trigger:
    - master
    
    pool:
      vmImage: 'ubuntu-latest'
    
    steps:
    - script: |
        dotnet restore
        dotnet build --configuration Release
    - task: DotNetCoreCLI@2
      inputs:
        command: publish
        arguments: '--configuration Release --output publish_output'
        projects: 'HelloAzure.Functions/HelloAzure_Functions.csproj'
        publishWebProjects: false
        modifyOutputPath: false
        zipAfterPublish: false
    - task: ArchiveFiles@2
      displayName: 'Archive files'
      inputs:
        rootFolderOrFile: "$(System.DefaultWorkingDirectory)/publish_output"
        includeRootFolder: false
        archiveFile: "$(System.DefaultWorkingDirectory)/build$(Build.BuildId).zip"
    - task: PublishBuildArtifacts@1
      inputs:
        PathtoPublish: "$(System.DefaultWorkingDirectory)/build$(Build.BuildId).zip"
        ArtifactName: "drop"
    
    
    1. trigger lets the pipeline know what can trigger it. In this case a checkin to master.
    2. pool is the environment we will run our build in.
    3. steps are the build steps.

      1. The first step runs two command line commands

        $ dotnet restore
        $ dotnet build --configuration Release
        
        1. The first command restores any nuget packages our solution depends on.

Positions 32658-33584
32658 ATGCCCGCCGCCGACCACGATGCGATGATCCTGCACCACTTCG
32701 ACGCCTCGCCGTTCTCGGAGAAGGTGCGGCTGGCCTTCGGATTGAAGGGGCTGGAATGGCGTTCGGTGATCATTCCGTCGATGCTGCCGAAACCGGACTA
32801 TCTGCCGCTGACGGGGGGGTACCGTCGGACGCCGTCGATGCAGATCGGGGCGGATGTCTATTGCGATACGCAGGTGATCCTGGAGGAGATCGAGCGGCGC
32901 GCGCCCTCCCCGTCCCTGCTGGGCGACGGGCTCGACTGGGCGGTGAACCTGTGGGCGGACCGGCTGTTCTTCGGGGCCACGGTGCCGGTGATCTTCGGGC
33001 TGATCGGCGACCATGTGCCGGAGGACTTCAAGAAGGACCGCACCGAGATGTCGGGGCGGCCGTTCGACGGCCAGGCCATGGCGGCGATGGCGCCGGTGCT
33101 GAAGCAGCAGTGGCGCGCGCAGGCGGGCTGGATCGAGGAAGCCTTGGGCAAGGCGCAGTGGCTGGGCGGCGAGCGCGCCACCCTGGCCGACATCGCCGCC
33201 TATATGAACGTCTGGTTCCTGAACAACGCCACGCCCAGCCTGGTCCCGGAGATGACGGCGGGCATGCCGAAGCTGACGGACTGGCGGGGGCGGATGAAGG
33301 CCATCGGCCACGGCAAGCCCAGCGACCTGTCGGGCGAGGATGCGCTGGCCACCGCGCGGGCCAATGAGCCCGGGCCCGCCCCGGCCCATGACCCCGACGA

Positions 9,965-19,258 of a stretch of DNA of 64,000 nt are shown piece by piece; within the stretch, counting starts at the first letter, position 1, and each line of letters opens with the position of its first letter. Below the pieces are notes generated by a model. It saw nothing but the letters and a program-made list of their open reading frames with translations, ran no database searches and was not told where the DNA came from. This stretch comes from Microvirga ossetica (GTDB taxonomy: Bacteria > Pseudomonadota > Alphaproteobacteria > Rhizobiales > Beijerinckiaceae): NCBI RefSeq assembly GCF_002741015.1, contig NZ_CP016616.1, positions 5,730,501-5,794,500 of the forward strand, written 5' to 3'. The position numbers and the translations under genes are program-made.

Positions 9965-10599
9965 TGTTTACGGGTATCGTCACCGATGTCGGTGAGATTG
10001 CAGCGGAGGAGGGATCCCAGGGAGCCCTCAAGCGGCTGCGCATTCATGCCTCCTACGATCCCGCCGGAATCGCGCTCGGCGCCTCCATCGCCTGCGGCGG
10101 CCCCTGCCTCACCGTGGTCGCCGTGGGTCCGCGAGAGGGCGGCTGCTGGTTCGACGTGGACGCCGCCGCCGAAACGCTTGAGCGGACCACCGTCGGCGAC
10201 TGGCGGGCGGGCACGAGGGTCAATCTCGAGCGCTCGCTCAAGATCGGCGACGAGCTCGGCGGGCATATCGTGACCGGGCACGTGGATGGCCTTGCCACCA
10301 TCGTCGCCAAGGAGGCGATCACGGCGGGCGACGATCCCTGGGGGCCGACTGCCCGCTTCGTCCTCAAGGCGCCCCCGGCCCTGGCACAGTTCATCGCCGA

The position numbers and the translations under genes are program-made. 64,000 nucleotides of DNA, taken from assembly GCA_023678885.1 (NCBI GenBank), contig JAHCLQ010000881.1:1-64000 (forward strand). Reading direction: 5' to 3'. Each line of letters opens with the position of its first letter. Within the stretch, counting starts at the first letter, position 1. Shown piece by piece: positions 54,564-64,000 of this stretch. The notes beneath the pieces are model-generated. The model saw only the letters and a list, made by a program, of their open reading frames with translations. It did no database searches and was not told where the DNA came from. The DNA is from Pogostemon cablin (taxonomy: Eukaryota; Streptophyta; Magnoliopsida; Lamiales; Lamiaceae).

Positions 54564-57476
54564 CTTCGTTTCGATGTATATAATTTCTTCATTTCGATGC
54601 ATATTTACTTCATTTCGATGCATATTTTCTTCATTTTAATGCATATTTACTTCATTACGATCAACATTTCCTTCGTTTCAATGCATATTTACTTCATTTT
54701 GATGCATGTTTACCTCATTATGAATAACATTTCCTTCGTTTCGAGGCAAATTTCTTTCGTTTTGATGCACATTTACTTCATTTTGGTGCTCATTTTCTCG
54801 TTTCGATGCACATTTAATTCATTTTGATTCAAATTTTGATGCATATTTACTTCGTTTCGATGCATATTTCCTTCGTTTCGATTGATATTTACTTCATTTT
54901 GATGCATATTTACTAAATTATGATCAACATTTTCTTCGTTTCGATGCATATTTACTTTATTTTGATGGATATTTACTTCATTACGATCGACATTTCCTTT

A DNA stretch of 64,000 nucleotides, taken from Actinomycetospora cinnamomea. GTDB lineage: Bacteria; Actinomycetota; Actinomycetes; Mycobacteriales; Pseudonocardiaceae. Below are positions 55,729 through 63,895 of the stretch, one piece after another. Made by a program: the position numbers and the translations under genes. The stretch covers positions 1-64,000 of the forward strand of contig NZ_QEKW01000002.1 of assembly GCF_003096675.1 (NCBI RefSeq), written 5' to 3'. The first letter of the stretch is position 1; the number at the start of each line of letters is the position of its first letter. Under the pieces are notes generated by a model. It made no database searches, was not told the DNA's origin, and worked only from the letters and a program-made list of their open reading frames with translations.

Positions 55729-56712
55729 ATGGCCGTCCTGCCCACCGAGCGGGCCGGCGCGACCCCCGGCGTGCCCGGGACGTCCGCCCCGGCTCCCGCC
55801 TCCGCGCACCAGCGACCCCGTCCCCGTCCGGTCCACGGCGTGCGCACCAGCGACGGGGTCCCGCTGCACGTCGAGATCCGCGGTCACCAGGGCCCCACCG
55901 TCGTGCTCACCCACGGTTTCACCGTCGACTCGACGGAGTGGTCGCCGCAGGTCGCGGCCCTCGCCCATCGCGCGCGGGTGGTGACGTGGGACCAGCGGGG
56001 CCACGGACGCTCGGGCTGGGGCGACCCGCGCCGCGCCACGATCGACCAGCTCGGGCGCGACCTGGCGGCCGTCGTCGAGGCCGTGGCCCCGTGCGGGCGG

2. The second command will build the entire solution in release configuration.
      2. The second step uses the dotnet core CLI to run a publish command on the project.

        1. We specify the configuration to be Release and the output of the publish to go into a directory named publish_output.
        2. We specify the HelloAzure.Functions project as the one to publish.
        3. We set publishWebProjects to false to prevent the dotnet cli from throwing an exception while it looks for web projects.
        4. We set modifyOutputPath to false in order to keep the output directory flat. This will be an important piece to publishing.
          If modifyOutputPath is set to true we will get get a publish_output that looks like the following.

          .
          +-- publish_output/
          |   +-- HelloAzure.Functions/